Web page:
MCVI Quesada De Jesus Cardiac HERO


Innovative Oxygen Therapy Limits Damage from Heart Attacks

Baptist Health Miami Cardiac & Vascular Institute

“I told my wife to dial 911,” says Nelson De Jesús, 52, recalling the day in late April when he wound up in the emergency room at Baptist Health Baptist Hospital. “It was about 6:30 in the morning and I was getting ready to go to work. All of a sudden, I felt this discomfort in my chest.” The hospitality management executive and father of two says he knew right away he was having a heart attack. “I looked at my wife and said, ‘I think I’m going to die.’”


(Watch now: Nelson De Jesús recalls his near-fatal heart attack and how the experts at Miami Cardiac & Vascular Institute used an innovative oxygen therapy to save his life. Video by Alcyene de Almeida Rodriguez.)


When he arrived at Baptist Hospital, Mr. De Jesús was still conscious but suffering from an “anterior wall myocardial infarction, or heart attack, in which the artery to the front of his heart was closing down,” according to Ramon Quesada, M.D., director of Interventional & Structural Cardiac Innovations and Research at Baptist Health Miami Cardiac & Vascular Institute.


While in the ER, Mr. De Jesús went into ventricular fibrillation, meaning his heart was unable to pump blood to the rest of the body. Without rapid treatment, he would be dead within minutes. He was immediately moved to Baptist Health’s Cath Lab (cardiac catheterization lab) where he underwent a coronary angiography.


“We have a heart attack team standing by 24/7 at Miami Cardiovascular Institute,” says Dr. Quesada. “Our goal is to get the patient open within 60 minutes of suffering a heart attack.” Mr. De Jesús’ angiogram revealed he had a “very complex 95 to 99 percent occlusion of the left anterior descending (LAD) artery.”


Ramon Quesada, M.D., director of Interventional & Structural Cardiac Innovations and Research at Baptist Health Miami Cardiac & Vascular Institute


Branching off of the left main coronary artery, the LAD is the largest coronary artery, circulating oxygenated blood throughout the heart and body, Dr. Quesada explains. It is the circulatory system’s “main highway,” providing 50 percent of the heart muscle’s blood supply.


“That’s why we call these types of heart attacks ‘widowmakers’ – they’re the most severe type,” says Dr. Quesada. “Immediate treatment is crucial for the patient’s survival. If blood flow is not reestablished quickly, the heart can sustain extensive and irreversible or even fatal damage.”


A new way to restore blood flow to the heart

To help preserve precious heart muscle, Dr. Quesada employed an innovative therapy designed to boost oxygen flow to the heart’s microcirculation, the network of tiny vessels surrounding the muscle. “First, we open the artery and place a stent in the main vessels, then we infuse super-saturated oxygen (SSO2) through the coronary artery for one hour,” he explains.


According to Dr. Quesada, SSO2 contains a much higher concentration of oxygen than that of normal blood and is delivered directly to the heart to recover damaged tissue. “SSO2 therapy is essential to helping restore blood flow to the microcirculation,” he says. “Without it, the blood gets stagnant and doesn’t flow to the microcirculation, so damage to the heart muscle is going to be substantial,” he says.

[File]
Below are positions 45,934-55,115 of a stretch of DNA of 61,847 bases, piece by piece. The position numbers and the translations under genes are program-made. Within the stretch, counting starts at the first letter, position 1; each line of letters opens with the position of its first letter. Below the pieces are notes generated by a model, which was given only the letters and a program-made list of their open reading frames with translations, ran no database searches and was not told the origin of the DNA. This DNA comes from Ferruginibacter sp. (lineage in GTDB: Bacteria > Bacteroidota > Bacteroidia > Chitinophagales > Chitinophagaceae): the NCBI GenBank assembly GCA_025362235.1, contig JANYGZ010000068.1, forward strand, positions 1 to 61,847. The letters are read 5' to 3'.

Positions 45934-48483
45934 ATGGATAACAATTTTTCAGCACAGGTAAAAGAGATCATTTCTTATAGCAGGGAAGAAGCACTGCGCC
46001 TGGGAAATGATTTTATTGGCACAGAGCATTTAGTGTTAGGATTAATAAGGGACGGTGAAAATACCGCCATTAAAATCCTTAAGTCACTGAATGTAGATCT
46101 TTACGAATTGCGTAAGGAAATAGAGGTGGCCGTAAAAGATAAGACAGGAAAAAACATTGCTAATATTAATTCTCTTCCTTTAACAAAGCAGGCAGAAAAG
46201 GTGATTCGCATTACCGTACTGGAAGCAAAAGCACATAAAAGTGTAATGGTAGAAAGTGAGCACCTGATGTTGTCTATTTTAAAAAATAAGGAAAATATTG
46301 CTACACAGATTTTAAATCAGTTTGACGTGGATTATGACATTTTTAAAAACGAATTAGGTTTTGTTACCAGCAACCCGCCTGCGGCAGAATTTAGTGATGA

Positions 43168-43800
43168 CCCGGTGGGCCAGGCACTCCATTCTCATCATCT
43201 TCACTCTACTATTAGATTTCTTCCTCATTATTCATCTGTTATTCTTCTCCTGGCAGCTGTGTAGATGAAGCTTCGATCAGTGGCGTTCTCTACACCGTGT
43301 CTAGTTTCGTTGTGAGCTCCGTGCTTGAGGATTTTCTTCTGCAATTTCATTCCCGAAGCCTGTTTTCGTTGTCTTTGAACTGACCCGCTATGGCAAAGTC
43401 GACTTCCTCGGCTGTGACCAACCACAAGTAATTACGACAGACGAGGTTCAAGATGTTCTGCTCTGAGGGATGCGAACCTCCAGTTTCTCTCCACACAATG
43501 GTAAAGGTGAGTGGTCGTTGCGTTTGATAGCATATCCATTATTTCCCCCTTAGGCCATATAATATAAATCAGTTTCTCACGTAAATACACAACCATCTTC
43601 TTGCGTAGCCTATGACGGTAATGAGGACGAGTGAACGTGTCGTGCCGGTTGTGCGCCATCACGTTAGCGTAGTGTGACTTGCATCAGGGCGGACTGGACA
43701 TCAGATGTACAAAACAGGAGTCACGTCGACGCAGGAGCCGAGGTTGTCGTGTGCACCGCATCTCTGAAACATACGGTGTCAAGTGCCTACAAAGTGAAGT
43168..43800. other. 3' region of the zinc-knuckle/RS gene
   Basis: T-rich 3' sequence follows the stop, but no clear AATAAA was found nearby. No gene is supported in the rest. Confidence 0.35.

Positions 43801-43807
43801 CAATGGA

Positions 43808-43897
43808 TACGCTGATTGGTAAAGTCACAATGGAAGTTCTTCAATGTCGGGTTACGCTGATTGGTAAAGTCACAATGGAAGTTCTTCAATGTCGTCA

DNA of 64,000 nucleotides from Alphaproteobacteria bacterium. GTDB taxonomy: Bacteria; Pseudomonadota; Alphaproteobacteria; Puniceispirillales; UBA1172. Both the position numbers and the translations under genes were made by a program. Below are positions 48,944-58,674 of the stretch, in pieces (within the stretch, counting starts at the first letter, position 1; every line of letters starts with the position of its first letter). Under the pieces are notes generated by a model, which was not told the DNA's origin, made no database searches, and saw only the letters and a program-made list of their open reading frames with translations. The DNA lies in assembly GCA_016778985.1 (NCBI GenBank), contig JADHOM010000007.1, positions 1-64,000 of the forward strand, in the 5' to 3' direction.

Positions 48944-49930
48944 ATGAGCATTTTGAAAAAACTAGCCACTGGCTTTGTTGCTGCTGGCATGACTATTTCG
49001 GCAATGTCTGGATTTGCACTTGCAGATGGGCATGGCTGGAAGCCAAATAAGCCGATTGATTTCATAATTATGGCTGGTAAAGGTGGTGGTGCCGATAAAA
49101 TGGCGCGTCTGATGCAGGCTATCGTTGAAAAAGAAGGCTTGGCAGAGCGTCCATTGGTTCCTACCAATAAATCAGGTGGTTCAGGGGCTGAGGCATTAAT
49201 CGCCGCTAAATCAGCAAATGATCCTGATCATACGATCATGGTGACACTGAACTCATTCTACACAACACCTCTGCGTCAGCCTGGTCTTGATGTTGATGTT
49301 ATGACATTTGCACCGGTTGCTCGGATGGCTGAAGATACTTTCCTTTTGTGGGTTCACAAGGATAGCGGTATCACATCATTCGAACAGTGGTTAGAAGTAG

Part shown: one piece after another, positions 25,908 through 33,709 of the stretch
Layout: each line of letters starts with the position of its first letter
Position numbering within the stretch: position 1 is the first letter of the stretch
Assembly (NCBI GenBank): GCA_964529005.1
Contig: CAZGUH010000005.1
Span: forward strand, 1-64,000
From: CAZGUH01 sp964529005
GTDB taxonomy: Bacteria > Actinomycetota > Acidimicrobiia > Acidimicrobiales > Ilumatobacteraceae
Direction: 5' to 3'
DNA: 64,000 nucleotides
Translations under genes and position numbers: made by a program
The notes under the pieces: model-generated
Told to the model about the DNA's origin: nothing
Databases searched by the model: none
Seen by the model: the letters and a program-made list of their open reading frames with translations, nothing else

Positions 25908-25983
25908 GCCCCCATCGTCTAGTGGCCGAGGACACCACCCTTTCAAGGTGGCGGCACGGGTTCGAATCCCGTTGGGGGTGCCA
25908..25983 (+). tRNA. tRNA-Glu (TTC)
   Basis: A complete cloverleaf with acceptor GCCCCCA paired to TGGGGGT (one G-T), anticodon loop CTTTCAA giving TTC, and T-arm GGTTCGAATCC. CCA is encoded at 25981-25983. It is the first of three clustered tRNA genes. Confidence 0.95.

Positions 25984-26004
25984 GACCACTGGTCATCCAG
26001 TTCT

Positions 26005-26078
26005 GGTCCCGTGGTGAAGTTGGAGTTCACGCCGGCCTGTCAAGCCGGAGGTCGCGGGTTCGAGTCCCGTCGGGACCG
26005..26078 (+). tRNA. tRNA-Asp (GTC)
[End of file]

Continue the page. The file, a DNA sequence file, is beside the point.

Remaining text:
Studies have shown that SSO2 therapy “is associated with lower rates of heart failure and death within one year,” and is effective only if delivered within six hours of symptom onset. SSO2 therapy is also the only therapy approved by the FDA to “reduce infarct size,” or the extent of tissue damage caused by the heart attack. “The more muscle you save, the better outcome you’re going to have,” Dr. Quesada says.


Mr. De Jesús was a perfect candidate for the new therapy, Dr. Quesada says. “After one hour of SSO2 therapy, he was stabilized and his heart was beating normally. His microcirculation improved dramatically and just three days later his heart muscle was almost completely normal. Now he’s totally asymptomatic and living a normal life."


A wake-up call taken seriously

Following his near-death experience, Mr. De Jesús says he’s “thankful to be here” and “grateful to have a second chance.” He says his heart attack was a wake-up call, and one he has taken seriously.


“Sometimes we just get caught up in the daily demands of life and work and we end up neglecting ourselves,” Mr. De Jesús observes. “Now, I’ve changed all my ways and I feel great. I’m exercising five times a week and I’ve dropped 34 pounds, down from 210.” In his free time, he’s back to enjoying his love of the outdoors, which he says includes golfing, boating, fishing and camping.


Mr. De Jesús recognizes that things could have ended very differently if not for the “all hands on deck” response by Dr. Quesada and his team at Miami Cardiac & Vascular Institute. “It was a pretty scary and tense moment, for sure,” he admits. “But the reason I’m here today is because of that new therapy, and everything being done so quickly. It was amazing.”

Healthcare that Cares

With internationally renowned centers of excellence, 12 hospitals, more than 27,000 employees, 4,000 physicians and 200 outpatient centers, urgent care facilities and physician practices spanning across Miami-Dade, Monroe, Broward and Palm Beach counties, Baptist Health is an anchor institution of the South Florida communities we serve.

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